Who is this man, Bob Huggins, a man who has won 900 collegiate basketball games as a coach and who worships at the church of basketball?
He is not a simple person, for he is both a bully and a gentle giant. He roars in anger at his players during practice, walks off the court with arm around them at the end.
He is an imperfect perfectionist, a different man to his closest friends than he is to, say the media. He is soft-spoken but yells loud.
You see him in an official’s face one second yelling at him, minutes later being in the same official’s face and both of them walking away laughing.
He has given of himself and his time for charity, being the driving force behind the Norma Mae Huggins Breast Cancer Research Foundation which earned $500,000 at his annual Fish Fry this year, named for his mother.
He has lived under a basketball cloud that has kept him from winning a national championship despite on a number of occasions having a team he felt capable of winning it, that seemingly being the biggest factor that has kept him out of the Hall of Fame.
Huggins recalled recently, “I was doing a thing at the Final Four years ago with (ex-Louisville coach) Denny Crum, and a guy asked, ‘What’s it take to win a national title?’ Denny said, ‘You have to be lucky. And you can’t be unlucky.’ And then he turned to me and said, ‘And this guy right here’s been the unluckiest coach in our era.’”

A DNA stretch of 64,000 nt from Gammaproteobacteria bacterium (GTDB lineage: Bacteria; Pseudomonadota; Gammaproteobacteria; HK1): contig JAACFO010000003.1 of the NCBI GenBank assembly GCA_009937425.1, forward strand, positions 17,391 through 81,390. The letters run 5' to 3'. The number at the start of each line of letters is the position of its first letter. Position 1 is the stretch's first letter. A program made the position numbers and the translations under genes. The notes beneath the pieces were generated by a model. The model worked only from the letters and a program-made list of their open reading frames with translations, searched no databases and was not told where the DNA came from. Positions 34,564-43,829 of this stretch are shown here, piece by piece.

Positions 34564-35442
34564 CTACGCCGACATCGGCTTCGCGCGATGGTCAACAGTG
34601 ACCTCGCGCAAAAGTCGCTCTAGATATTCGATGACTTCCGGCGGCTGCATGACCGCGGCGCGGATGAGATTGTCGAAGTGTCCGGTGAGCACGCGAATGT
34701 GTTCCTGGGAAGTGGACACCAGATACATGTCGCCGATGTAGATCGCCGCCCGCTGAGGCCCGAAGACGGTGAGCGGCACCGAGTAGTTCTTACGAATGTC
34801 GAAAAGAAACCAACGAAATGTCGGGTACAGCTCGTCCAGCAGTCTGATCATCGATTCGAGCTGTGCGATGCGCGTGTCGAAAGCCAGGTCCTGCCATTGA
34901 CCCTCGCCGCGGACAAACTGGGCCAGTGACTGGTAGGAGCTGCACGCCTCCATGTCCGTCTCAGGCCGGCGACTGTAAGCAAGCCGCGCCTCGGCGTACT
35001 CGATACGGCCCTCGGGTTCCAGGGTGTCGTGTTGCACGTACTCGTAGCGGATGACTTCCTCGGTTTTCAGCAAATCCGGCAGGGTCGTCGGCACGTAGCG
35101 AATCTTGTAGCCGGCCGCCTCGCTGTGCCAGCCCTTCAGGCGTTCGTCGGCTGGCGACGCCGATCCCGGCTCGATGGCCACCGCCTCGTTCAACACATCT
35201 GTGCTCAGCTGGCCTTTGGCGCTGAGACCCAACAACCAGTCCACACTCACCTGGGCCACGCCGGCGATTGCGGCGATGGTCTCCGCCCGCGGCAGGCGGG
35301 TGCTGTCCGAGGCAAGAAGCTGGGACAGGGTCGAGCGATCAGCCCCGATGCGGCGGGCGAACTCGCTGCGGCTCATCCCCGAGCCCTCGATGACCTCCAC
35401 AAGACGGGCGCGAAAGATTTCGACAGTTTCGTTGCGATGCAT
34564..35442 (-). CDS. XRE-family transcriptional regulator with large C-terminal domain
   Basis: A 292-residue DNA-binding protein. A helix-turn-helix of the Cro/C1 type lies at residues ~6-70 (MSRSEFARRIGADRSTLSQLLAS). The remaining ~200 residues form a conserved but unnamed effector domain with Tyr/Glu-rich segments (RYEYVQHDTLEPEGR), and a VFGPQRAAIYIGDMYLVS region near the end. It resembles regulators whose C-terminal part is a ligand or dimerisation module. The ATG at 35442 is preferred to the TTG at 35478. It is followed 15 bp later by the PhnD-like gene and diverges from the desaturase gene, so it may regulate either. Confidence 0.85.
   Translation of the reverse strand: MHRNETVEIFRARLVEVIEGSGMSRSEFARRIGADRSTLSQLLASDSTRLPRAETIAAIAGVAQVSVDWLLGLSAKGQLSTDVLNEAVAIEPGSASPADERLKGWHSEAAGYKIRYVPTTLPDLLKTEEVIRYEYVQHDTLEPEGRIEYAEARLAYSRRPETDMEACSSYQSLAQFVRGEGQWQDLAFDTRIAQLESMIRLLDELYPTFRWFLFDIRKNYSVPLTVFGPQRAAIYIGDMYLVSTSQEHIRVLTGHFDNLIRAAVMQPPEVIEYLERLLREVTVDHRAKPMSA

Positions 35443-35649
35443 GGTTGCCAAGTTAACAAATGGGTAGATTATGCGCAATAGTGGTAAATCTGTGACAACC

Huggins is, in a way, bipolar in his life … a man who has stuck to his life values but who has been chameleon-like in the way he coaches basketball systems and techniques, that aspect of his life moving front and center this year as never before after he had to change his entire approach offensively and defensively in mid-season and now has a top 15 team.
He is many things to many people. I know I once wrote that they call him “The Bear” but that sometimes it was hard to tell if he was a grizzly or a teddy bear.
First, about that cloud. In 1992, Huggins’ team reached the Final Four but lost to Michigan’s Fab Five by four points.
Erik Martin, who played on the 1993 team that lost to North Carolina on March 28, 1993, in overtime in the Elite Eight, believes the Bearcats could have at least reached the Final Four in the NCAA that year as well. This was a team not only with Martin but with future NBA players Nick Van Exel and Corie Blount.
But there was another injury that cost them.
“If we’d had A.D., you can’t tell me we wouldn’t have gotten to another Final Four,” Martin once said.
“A.D.” was A.D. Jackson, a guard who tore cartilage in his knee in the opening game of the tournament against Coppin State.
Jackson averaged only 7.0 points and 2.2 assists that season, but he meant much more to the team than that and could have changed the Michigan loss.
“He allowed us to do different things,” Martin said. “Nick [Van Exel] didn’t have to bring the ball up. Sometimes he could be off the ball. We would have had three veteran guards, all senior guards.”
If that sounds like Jordan McCabe’s role on this year’s team, in a way it was, freeing up Deuce McBride to be off the ball.
Huggins’ basketball philosophies remain intact, even from the UC days.